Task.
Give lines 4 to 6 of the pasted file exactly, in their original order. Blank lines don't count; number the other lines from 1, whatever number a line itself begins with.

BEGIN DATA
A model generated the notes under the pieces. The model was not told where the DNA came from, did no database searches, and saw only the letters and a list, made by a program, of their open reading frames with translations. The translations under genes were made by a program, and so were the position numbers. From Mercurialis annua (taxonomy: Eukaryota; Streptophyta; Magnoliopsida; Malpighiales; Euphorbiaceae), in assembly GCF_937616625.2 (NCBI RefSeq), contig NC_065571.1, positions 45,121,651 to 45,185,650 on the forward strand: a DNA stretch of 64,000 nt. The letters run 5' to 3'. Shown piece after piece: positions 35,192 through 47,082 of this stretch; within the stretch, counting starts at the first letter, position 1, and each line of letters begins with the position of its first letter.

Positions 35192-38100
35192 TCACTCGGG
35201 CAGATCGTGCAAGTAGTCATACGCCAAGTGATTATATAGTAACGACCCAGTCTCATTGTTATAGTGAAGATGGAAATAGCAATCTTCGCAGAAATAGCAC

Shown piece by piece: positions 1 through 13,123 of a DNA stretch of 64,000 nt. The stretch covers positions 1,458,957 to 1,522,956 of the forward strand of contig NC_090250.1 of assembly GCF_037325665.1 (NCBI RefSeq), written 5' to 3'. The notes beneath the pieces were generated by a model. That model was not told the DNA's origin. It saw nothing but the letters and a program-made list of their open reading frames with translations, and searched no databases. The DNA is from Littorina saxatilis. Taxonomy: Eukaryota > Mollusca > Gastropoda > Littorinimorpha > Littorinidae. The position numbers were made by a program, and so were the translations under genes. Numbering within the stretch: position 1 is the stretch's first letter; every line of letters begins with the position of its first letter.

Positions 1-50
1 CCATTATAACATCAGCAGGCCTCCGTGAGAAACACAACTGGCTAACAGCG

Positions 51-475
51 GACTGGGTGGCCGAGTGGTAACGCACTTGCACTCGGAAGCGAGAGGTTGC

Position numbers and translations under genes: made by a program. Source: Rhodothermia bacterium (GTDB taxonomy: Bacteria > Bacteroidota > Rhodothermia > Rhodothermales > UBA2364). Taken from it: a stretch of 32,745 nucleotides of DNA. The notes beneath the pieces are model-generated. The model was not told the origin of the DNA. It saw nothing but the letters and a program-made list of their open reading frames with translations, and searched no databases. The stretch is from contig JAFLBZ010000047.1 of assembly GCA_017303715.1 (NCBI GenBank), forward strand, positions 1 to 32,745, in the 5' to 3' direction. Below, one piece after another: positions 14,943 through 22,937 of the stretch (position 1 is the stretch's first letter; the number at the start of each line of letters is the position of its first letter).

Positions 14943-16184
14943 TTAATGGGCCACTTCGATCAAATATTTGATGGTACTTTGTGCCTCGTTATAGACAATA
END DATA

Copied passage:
35201 CAGATCGTGCAAGTAGTCATACGCCAAGTGATTATATAGTAACGACCCAGTCTCATTGTTATAGTGAAGATGGAAATAGCAATCTTCGCAGAAATAGCAC

Shown piece by piece: positions 1 through 13,123 of a DNA stretch of 64,000 nt. The stretch covers positions 1,458,957 to 1,522,956 of the forward strand of contig NC_090250.1 of assembly GCF_037325665.1 (NCBI RefSeq), written 5' to 3'. The notes beneath the pieces were generated by a model. That model was not told the DNA's origin. It saw nothing but the letters and a program-made list of their open reading frames with translations, and searched no databases. The DNA is from Littorina saxatilis. Taxonomy: Eukaryota > Mollusca > Gastropoda > Littorinimorpha > Littorinidae. The position numbers were made by a program, and so were the translations under genes. Numbering within the stretch: position 1 is the stretch's first letter; every line of letters begins with the position of its first letter.

Positions 1-50